GPS "civil" frequency is 1.536 Ghz - the received signal, after
path loss is about -134dBm. 100 feet of RG/58 has about 20dB of
loss - about the most the best GPS receivers can tolerate.
Connectors and adaptors also have about 3dB insertion loss as well.
You can get get up to about 350 feet with a nice low loss cable such
From: email@example.com [mailto:firstname.lastname@example.org]
On Behalf Of Mark Erbaugh
Sent: Monday, June 23, 2003 9:50 AM
Subject: [TenTec] GPS Antenna feedline
I received my HP Z3801 last week. To keep things on topic, the intent is to
use it as an external reference for my RX340.
I mounted the antenna over the edge of my garage roof. That was the easiest
place to get a good view of the sky. If I try to get closer to the shack, I
will have to find someone to climb on my two story roof. The supplied lead
in barely made it to the ground. I took the clock outside and hooked it up
directly to the end of the antenna. Using my laptop, I verified that all was
good. It was able to track 5 or 6 satellites and successfully completed the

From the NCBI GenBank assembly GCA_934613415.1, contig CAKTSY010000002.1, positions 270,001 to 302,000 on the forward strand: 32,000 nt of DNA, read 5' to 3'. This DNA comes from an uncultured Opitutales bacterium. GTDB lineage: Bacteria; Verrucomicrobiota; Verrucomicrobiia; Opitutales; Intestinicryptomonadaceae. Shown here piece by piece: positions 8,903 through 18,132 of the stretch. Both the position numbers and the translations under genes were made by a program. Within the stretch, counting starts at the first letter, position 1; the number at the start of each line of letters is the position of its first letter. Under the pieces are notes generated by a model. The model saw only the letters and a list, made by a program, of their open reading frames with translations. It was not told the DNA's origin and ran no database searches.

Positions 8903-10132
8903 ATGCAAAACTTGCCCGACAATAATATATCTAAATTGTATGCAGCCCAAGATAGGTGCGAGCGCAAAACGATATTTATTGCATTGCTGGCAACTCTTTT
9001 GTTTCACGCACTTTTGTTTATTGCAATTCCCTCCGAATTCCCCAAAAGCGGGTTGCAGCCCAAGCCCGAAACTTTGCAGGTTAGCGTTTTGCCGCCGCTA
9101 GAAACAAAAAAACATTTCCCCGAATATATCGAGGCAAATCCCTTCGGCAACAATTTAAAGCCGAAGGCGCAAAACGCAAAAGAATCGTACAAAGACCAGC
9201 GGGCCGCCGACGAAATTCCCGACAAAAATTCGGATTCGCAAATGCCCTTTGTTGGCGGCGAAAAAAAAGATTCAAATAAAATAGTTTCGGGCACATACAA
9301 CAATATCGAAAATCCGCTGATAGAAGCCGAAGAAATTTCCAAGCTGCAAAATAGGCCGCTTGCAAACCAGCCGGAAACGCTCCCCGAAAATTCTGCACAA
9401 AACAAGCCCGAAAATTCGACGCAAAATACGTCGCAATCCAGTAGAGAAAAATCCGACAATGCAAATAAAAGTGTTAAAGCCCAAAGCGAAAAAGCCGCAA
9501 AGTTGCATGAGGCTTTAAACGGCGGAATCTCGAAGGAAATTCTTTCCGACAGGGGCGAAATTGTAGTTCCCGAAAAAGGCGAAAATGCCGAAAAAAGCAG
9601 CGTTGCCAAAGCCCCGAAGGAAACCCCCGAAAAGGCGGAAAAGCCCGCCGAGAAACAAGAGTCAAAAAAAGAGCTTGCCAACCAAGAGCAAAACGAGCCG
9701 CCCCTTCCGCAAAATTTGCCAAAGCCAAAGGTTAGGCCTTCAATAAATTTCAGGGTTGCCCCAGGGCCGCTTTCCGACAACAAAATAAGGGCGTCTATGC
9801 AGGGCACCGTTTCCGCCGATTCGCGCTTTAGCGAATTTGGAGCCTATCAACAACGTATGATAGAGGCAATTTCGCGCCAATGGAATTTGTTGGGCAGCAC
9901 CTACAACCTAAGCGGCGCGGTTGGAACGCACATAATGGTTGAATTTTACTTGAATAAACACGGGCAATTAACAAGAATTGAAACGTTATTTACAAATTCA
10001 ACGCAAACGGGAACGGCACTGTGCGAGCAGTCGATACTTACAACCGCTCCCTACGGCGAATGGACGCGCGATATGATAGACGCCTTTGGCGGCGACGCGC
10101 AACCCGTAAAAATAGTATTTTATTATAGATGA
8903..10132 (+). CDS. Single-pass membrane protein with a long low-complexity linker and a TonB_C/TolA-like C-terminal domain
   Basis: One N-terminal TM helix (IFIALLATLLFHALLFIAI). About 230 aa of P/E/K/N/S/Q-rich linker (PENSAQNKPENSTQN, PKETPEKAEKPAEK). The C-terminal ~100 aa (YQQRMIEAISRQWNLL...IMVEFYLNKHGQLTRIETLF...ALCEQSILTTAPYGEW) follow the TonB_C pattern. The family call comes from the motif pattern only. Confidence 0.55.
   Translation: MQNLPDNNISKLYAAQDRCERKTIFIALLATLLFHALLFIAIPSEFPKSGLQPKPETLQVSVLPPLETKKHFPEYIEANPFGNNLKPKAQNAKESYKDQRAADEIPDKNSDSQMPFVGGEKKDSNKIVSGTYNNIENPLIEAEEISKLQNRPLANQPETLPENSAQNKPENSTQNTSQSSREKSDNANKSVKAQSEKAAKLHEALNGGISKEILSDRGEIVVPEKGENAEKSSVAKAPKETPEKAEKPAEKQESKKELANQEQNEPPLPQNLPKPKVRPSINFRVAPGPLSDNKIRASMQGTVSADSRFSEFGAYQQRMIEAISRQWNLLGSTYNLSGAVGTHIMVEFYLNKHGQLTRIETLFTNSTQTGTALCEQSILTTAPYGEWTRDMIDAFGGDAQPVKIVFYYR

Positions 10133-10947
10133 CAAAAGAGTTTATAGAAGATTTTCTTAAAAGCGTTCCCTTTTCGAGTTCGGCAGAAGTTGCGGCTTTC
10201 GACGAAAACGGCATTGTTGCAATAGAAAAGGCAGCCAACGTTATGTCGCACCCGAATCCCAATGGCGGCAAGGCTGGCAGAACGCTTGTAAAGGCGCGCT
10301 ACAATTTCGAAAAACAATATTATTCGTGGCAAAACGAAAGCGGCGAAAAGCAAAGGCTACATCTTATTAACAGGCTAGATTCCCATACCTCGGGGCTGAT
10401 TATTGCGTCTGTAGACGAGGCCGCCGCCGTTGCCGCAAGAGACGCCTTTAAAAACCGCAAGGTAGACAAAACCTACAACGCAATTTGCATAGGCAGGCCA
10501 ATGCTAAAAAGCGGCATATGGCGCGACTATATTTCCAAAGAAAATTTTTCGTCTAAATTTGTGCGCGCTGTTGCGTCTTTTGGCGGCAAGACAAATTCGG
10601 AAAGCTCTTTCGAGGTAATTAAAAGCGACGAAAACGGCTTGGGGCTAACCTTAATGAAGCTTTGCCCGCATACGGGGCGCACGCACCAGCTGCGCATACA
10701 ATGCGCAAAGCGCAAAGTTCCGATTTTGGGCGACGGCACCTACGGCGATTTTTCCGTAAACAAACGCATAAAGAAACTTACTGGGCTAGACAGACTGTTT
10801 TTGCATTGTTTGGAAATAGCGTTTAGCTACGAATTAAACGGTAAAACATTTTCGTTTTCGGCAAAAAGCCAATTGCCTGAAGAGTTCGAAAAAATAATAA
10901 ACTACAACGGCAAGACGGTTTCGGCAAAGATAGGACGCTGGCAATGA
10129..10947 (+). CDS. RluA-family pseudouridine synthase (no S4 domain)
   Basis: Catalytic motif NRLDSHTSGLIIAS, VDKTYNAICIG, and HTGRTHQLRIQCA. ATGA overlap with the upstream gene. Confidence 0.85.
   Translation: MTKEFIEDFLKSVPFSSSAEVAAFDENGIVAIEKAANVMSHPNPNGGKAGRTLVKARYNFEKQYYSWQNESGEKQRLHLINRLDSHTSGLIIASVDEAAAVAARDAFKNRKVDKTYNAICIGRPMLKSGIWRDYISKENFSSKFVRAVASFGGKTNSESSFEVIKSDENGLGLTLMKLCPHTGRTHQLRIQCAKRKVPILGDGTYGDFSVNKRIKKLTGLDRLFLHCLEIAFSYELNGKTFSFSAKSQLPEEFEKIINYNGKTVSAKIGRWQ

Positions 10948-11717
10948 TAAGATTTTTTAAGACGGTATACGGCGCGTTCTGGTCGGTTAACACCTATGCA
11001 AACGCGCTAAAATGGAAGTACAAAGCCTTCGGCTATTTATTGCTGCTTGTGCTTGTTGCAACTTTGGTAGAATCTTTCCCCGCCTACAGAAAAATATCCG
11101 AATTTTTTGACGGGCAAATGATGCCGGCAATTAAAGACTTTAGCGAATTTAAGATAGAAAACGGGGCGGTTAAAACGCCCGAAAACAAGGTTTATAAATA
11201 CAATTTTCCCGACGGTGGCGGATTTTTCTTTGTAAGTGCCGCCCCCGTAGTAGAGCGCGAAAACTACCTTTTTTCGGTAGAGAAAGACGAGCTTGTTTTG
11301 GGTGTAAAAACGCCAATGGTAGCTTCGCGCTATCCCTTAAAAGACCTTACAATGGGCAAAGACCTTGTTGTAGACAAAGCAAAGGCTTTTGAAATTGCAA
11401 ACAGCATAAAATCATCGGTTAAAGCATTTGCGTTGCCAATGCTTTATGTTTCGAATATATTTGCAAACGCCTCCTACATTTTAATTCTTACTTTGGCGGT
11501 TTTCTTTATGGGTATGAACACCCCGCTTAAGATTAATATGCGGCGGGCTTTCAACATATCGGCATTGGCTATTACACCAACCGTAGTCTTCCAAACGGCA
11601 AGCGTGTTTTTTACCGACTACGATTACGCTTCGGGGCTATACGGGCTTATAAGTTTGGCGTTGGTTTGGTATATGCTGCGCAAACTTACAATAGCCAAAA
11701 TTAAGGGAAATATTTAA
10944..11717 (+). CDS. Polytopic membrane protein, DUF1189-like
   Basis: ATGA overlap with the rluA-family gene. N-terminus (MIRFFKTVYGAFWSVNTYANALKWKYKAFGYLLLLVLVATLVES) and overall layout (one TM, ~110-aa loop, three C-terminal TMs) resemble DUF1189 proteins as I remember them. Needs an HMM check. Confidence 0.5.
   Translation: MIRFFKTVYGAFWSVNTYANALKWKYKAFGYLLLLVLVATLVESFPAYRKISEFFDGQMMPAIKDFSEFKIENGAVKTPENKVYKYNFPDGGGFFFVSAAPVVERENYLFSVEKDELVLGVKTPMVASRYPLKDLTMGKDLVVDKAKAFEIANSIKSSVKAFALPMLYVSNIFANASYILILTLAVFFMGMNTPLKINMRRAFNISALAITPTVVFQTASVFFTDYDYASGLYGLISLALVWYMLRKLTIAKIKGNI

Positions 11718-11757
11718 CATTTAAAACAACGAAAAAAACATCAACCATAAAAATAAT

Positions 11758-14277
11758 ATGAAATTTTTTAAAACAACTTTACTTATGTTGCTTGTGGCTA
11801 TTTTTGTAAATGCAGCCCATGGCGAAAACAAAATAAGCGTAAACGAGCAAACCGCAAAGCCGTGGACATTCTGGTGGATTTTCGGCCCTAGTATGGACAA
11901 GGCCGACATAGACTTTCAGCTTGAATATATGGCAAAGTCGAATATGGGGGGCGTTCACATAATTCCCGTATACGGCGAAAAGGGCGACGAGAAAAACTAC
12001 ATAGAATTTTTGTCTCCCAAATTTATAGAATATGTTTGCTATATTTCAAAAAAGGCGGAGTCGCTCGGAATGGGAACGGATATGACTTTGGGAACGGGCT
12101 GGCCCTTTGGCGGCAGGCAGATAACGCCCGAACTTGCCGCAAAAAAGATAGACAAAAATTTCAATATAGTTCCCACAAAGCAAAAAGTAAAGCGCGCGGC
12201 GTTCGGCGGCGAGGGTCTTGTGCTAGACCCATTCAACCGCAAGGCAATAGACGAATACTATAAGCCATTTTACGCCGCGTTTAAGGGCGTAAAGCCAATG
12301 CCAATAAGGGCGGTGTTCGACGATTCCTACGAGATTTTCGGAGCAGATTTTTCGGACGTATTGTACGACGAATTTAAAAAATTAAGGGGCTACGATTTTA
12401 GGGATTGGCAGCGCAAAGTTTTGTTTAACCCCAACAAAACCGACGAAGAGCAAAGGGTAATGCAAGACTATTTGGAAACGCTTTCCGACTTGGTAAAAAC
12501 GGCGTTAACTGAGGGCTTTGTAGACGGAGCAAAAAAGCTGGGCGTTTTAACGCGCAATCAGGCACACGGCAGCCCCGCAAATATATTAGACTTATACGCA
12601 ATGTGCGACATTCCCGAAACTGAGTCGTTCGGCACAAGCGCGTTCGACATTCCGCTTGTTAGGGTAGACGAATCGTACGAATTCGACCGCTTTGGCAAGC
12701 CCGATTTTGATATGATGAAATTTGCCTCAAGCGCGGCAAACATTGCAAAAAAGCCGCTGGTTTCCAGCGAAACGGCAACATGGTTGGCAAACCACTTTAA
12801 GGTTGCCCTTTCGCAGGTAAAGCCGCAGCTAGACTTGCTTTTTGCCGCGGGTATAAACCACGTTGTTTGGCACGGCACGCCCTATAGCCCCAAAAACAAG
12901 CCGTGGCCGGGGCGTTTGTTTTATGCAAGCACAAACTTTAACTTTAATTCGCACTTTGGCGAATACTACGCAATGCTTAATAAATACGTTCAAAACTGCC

survey operation (took about 3 hours).
However, I really want to install the clock in the shack. That's going to
take another 30 - 35 feet of cable. I took some spare coax jumpers and
adapters and brought the signal into the shack, but the clock wasn't able to
receive any satellites. I suspect that with all the adapters more coax than
the minimum length, I just had too much attenuation. Also, I had checked the
jumpers out for HF or 2m operation (RG-58).
Here was the arrangement
supplied lead in cable terminating in BNC - BNC / PL259 adapter - SO239
barrell connnector - 50 - 60 feet of RG58 with PL259 fittings on each end -
SO239 bulkhead fitting (to go through wall) - 25 feet of RG58 with PL259 on
one end and BNC on the other - BNC to N adapter (supplied w/ antenna ) -
Anyways, my question, what's the best way to go about extending the GPS
antenna. Since we are talking about 35 feet, I'm not adverse to buying some
more expensive coax to reduce line loss. I'll also go directly through the
wall with coax and skip the bulkhead fitting. I'd also put the N fitting
directly on the clock end of the cable. For connecting to the existing
antenna, should I cut of the existing BNC and directly splice the new
feedline (and how would that be done?), or would it be better to try and
install a matching BNC fitting and connect to the BNC already there?
Or is this a lost cause and do I need to figure out to get the antenna
closer to the shack?
TenTec mailing list